> Danny Burstein wrote:
>> " Attorney General Eliot Spitzer today filed a federal lawsuit
>> charging leading manufacturers of computer memory chips with
>> " New York's lawsuit charges that beginning in approximately 1998, the
>> chip manufacturers made a secret agreement to raise the prices of
>> their memory chips, known in the industry as 'dynamic random access
>> memory chips' or 'DRAM.' DRAM chips are used to hold data and
>> temporary instructions available for quick access while the computer
>> or other digital product is in use. Many of the chips are sold to
>> computer manufacturers, known in the industry as original equipment
>> manufacturers or 'OEMs,' for use in computers and other products...
> Couldn't be that the heads of these billion dollar companies all quit
> acting stupid and decided to make a profit on less sales than try an
> continually grow market share while loosing money.
> Noooo. Spitzer is too smart to go after an industry loosing money and
> tell them it's illegal to raise prices.
> Open non-monopolistic markets do always mean lower prices.
Open non-monopolistic markets do NOT always mean lower prices.
Date: Fri, 14 Jul 2006 21:00:47 -0700
From: Jack Hamilton <firstname.lastname@example.org>
Subject: Re: Microsoft Kills Off 'My Private Folder' Application
Organization: Copyright (c) 2006 by Jack Hamilton.
X-Telecom-Digest: Volume 25, Issue 263, Message 12 of 17
Mark Hachman <email@example.com> wrote:
> Mark Hachman - ExtremeTech and Natali Del Conte - PC Magazine
> If you've heard of Microsoft Private Folder 1.0, forget it. As of 2:30
> p.m. Pacific Time on Friday, it no longer exists.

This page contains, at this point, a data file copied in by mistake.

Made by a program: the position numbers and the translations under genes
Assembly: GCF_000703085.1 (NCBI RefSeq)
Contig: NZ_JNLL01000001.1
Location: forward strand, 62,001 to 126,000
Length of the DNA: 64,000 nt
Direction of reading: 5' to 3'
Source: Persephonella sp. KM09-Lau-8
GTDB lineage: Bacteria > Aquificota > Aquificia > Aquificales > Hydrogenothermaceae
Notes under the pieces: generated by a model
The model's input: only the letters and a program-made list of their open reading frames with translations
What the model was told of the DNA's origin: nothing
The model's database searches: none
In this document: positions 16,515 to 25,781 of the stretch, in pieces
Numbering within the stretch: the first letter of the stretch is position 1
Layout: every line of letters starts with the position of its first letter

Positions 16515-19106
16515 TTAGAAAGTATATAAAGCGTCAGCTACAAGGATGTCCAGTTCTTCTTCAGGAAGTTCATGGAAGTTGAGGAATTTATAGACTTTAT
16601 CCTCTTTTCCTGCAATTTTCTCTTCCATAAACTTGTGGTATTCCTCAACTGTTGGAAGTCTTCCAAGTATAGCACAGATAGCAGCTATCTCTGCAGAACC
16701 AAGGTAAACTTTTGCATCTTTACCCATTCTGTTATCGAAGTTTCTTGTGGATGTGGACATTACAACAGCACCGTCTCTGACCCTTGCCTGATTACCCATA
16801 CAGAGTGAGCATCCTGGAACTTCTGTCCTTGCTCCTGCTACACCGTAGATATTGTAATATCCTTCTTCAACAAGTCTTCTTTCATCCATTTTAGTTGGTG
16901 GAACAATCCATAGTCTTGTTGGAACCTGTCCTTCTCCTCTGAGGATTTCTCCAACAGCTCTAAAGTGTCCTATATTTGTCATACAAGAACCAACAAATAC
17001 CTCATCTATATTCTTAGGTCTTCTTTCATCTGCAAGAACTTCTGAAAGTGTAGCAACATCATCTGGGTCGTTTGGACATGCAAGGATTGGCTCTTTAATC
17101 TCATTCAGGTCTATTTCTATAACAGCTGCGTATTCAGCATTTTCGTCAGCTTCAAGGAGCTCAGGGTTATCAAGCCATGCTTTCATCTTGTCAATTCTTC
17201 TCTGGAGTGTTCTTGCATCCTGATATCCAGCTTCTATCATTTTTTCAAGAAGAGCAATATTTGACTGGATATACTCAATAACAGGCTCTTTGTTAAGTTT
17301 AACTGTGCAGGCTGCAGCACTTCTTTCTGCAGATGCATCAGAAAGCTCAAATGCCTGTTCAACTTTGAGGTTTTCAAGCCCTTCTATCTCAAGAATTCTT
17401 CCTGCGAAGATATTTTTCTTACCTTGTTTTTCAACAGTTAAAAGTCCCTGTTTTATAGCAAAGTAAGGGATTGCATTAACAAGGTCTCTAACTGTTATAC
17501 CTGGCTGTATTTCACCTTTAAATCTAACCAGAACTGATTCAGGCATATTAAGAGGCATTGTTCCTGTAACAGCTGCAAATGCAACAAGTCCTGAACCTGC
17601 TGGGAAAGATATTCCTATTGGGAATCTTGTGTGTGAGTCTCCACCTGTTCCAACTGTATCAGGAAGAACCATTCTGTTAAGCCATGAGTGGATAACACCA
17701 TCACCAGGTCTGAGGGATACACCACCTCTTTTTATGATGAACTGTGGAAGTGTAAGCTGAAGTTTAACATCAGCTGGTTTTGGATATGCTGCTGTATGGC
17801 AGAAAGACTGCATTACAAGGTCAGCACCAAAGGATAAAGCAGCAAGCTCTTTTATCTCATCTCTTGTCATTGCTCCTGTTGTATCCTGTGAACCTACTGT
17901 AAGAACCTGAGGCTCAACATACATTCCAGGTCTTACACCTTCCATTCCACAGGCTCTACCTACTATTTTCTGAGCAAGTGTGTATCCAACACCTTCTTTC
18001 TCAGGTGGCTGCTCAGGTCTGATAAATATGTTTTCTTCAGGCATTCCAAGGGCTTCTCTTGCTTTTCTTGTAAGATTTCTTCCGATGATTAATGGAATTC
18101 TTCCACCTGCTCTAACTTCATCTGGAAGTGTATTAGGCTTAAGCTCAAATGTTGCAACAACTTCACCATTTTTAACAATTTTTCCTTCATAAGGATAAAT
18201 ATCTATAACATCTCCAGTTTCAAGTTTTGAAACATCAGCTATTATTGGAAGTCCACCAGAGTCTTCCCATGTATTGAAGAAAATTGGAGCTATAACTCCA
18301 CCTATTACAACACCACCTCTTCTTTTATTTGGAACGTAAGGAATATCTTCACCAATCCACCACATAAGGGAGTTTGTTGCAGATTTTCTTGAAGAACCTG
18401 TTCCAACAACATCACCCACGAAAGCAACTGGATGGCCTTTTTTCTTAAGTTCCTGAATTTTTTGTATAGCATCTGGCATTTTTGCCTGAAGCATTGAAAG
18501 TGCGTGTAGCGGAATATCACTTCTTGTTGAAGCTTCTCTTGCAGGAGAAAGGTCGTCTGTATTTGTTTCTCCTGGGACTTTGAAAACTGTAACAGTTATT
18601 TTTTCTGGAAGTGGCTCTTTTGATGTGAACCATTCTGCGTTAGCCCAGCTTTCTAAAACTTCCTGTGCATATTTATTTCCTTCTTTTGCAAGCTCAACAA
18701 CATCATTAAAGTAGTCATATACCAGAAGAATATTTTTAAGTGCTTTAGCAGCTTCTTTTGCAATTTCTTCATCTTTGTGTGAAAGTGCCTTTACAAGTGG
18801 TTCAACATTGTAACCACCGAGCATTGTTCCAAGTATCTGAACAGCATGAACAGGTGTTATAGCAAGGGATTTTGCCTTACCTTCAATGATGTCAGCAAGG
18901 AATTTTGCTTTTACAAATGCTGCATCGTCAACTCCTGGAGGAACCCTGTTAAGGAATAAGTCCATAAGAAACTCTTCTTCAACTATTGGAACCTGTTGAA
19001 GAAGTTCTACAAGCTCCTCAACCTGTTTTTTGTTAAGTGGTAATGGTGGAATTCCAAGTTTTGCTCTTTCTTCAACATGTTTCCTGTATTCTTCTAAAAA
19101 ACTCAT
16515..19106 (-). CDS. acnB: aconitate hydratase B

> Microsoft quietly added the free encryption utility earlier this
> month, and then just as quietly deleted it. The utility allowed users
> to encrypt and store files inside a private folder.
I would trust TrueCrypt, an open source encryption tool, much more
readily than I would trust something from Microsoft. TrueCrypt
http://www.truecrypt.org/ has gotten rave reviews, and in my limited
experience with it seems to be one of those rare programs that just does
the right thing.
> "Private Folder 1.0 was designed as a benefit for customers running
> genuine Windows," a Microsoft spokesperson said in a
> statement. "However, we received feedback about concerns around
> manageability, data recovery and encryption, and based on that
> feedback we are removing the application."
> While it lasted, the software created a "My Private Folder" on a
> user's desktop by installing a Private Folder Service. Inside the
> folder, files were apparently encrypted and locked with a password.
> The problem was that the password assigned to the folder was binding
> so losing or forgetting it locked users out of their data permanently.
> "There are lots of passwords out there and with this, if you forget it
> then there was no way to get back into it," said the Microsoft
If you really want cryptography, that's the way it has to work. What,
you want trap doors?
> PCMag Says...
> [Editor's Note: This was written when Private Folder was live,
> obviously.] I was afraid it would be just a pretty user interface for
> one of the many folder-encryption possibilities already present in
> Windows. It's more than that - it runs a service in the background to
> allow encryption/decryption, and it pushes you to use a strong
> password. Looks like you can't change the password ex post facto, so
> make it good. I'm not terribly impressed.
> Right after I installed the Private Folder service my system slowed to
> a crawl, with over 90% of CPU usage devoted to svchost.exe (meaning
> *some* service was hogging the CPU). And when I uninstalled it, the
> CPU-hogging stopped. Coincidence? -- Neil Rubenking
Right now there are 5 instances of svchost running on my computer. I
have no idea what any of them are doing ot what started them.
Children of the future age,
Reading this indignant page,
Know that in a former time
Love, sweet love, was thought a crime.